• Chemical Sector, including all workers involved in the conversion of raw materials and chemicals into industrial and consumer goods such as hand sanitizers, pharmaceuticals, textiles, paper goods, plastic packaging, cleaning and medical solutions, and including those involved in their supply, production, transportation, and facilities operation and maintenance.
  • Defense Industrial Base Sector, including workers required for national security and who work for companies, and their subcontractors, performing under contracts with the Department of Defense such as aerospace, mechanical, and software engineers, manufacturing and production workers, information technology and security personnel, intelligence support, and aircraft and weapon system mechanics.

This list is subject to change by the California Department of Public Health.

There is much less clarity regarding non-essential workers, presumably encompassing any workers who do not neatly fit within the above list. California’s Coronavirus (COVID-19) Response FAQs webpage states that businesses such as dine-in restaurants, bars and nightclubs, entertainment venues, gyms and fitness studios, public events and gatherings, convention centers, and hair and nail salons are closed while the stay-at-home order is in effect. Clothing retailers and department stores are also non-essential as they do not, unlike stores like Walmart and Target, sell food or other essential supplies such as cleaning and personal hygiene products. Ultimately, it is the California Department of Public Health’s call.

If My Job Falls Within a Critical Sector, Do I Have to Report to Work? What About My Health and Safety?

If your job falls within one of the enumerated categories, you will generally be required to report to work – that is, assuming you have not been impacted by COVID-19 and have not opted to take Paid Sick Leave or Paid Family Leave, as discussed in our March 19, 2020 blog, or any other leave to which you are entitled. Your employer, however, is required under the Division of Occupational Safety and Health (“Cal/OSHA”) regulations to protect you from exposure to COVID-19.

To start, there are numerous disease-prevention protections already required of employers such as providing washing facilities that have an adequate supply of suitable cleansing agents, water, and single-use towels or blowers, having an Injury and Illness Prevention Program (“IIPP”) to protect employees from workplace hazards including infectious diseases, and providing personal protective equipment if an infectious disease is identified as a workplace hazard. Because COVID-19 is so widespread, most workplaces will have to consider it a hazard.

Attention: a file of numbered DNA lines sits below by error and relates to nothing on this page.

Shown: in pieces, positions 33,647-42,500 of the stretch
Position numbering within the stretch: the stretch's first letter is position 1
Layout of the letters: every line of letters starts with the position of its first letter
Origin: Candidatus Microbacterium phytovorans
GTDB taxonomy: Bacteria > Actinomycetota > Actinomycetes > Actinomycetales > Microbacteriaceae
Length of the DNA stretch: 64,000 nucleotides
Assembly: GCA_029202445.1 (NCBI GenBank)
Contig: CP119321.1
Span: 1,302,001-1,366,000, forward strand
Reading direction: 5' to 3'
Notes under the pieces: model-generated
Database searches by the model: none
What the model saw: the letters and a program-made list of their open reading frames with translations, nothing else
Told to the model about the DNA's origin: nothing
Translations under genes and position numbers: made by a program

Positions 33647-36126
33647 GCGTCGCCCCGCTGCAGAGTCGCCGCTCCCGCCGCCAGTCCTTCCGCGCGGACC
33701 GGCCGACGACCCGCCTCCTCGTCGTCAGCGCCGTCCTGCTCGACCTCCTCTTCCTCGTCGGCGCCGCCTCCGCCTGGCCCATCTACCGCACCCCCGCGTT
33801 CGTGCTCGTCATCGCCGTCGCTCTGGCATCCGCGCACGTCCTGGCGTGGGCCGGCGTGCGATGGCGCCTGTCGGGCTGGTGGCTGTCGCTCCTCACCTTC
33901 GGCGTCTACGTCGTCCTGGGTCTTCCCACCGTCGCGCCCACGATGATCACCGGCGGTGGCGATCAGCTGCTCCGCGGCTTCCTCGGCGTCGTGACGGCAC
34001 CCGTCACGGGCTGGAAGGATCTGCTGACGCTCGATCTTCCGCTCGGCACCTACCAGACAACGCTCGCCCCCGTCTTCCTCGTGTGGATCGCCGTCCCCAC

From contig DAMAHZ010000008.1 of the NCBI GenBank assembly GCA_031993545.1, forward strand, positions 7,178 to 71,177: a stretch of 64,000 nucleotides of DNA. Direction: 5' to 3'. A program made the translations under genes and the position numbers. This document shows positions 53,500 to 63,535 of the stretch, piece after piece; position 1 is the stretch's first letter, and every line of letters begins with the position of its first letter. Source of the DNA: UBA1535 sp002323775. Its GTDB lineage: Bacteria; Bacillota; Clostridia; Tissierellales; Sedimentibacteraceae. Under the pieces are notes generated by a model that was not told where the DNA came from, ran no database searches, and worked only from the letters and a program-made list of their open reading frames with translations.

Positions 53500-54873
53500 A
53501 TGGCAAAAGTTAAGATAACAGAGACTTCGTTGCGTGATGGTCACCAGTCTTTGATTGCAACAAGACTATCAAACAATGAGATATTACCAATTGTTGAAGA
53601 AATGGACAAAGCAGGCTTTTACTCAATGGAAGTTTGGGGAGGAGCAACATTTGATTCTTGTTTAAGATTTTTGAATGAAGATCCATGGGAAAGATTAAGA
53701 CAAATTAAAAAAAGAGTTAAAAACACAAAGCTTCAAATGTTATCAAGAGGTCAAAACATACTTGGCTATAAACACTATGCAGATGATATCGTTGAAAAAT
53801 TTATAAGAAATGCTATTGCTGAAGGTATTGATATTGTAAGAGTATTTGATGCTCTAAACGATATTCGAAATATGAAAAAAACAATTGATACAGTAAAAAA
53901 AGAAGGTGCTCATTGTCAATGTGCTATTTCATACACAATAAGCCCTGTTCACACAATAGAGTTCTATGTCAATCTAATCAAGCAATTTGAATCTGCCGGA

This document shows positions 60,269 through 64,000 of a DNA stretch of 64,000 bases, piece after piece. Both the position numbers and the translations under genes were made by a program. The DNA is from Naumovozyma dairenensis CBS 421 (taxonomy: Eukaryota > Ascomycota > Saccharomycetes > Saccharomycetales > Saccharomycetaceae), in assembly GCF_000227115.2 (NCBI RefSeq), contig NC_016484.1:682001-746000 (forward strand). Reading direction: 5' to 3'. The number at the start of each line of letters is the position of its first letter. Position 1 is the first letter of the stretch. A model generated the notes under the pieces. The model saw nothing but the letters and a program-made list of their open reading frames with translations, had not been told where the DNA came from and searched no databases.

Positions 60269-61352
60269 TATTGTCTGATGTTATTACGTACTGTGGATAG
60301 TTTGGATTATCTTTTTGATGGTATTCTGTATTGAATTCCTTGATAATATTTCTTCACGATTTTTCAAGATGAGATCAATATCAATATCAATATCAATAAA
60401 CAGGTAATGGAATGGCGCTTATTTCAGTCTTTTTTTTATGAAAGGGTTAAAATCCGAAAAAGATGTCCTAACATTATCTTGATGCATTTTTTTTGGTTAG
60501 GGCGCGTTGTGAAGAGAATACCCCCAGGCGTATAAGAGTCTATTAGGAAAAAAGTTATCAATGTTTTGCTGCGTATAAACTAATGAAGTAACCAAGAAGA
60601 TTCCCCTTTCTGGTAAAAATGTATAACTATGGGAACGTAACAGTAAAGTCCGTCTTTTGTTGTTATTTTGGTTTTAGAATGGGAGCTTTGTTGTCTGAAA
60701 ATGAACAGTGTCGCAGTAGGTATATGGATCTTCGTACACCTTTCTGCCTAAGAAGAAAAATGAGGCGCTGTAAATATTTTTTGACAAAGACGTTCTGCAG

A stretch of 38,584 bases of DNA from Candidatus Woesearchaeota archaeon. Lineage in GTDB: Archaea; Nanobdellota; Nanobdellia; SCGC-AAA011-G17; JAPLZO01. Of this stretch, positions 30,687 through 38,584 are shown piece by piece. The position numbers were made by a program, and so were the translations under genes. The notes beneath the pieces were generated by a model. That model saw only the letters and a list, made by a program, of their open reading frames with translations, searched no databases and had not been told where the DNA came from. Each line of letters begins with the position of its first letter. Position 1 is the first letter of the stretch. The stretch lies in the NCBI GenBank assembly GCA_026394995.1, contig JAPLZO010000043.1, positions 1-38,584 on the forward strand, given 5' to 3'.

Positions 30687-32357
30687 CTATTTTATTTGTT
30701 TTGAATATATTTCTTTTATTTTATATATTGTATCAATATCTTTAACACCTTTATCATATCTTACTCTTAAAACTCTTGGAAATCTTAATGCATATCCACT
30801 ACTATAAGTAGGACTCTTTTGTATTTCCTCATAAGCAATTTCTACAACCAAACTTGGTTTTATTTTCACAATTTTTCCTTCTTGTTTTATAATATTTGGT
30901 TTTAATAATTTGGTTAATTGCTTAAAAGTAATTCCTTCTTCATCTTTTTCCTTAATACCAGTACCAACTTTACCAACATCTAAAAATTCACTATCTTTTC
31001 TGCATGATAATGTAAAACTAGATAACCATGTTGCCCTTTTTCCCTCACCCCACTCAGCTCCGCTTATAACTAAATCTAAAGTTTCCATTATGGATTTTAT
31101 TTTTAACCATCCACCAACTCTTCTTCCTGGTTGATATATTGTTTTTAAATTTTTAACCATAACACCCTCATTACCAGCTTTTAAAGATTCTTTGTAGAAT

For workers in the Healthcare/Public Health Sector, correctional facilities, homeless shelters, and drug treatment programs, your employer is likely required under Cal/OSHA's Aerosol Transmissible Diseases (“ATD”) standard to reduce your risk of infection through screening procedures, implementation of an exposure control and/or biosafety plan, taking isolation precautions, and, in some cases, requiring N95 respirators or air-purifying respirators. Consult Cal/OSHA’s Safety & Health Fact Sheet regarding ATDs and The California Workplace Guide to ATDs for more information.

For other sectors not subject to ATD standards, Cal/OSHA has released Interim Guidelines for General Industry with recommended precautions (from the Centers for Disease Control and Prevention [“CDC”]).

Some of these Cal/OSHA guidelines are as follows:

  • Actively encouraging sick employees to stay home and immediately sending home any employees with acute respiratory illness symptoms;
  • Providing information and training to employees on cough and sneeze etiquette, hand hygiene, avoiding close contact with sick persons, avoiding touching eyes, nose, and mouth with unwashed hands, and avoiding sharing personal items with co-workers;
  • Providing tissues, no-touch disposal trash cans, and hand sanitizer for use by employees;
  • Performing routine environmental cleaning of shared workplace equipment and furniture; and
  • Advising employees to check CDC’s Traveler’s Health Notices prior to travel.

Cal/OSHA has also released more specific guidance for Agricultural Employees (also in Spanish), Childcare Workers, and Skilled Nursing and Long-Term Care Facilities.

What Can I Do if Mu Employer is Failing to Take Appropriate Precautions to Protect
Me from Exposure to COVID-19?

If you are an essential employee and your employer is not taking proper precautions, if you have been exposed to COVID-19 at work because of your employer’s failures, or if you believe your employer is wrongfully claiming it is an essential business, you may be able to hold them legally accountable for violating your rights.

The employment law attorneys of Haeggquist & Eck, LLP will work with you to learn about your situation and seek fair and just compensation if your employer is breaking the law.

Contact us online or call (619) 468-5222 to learn more about how we may be able to support your claim.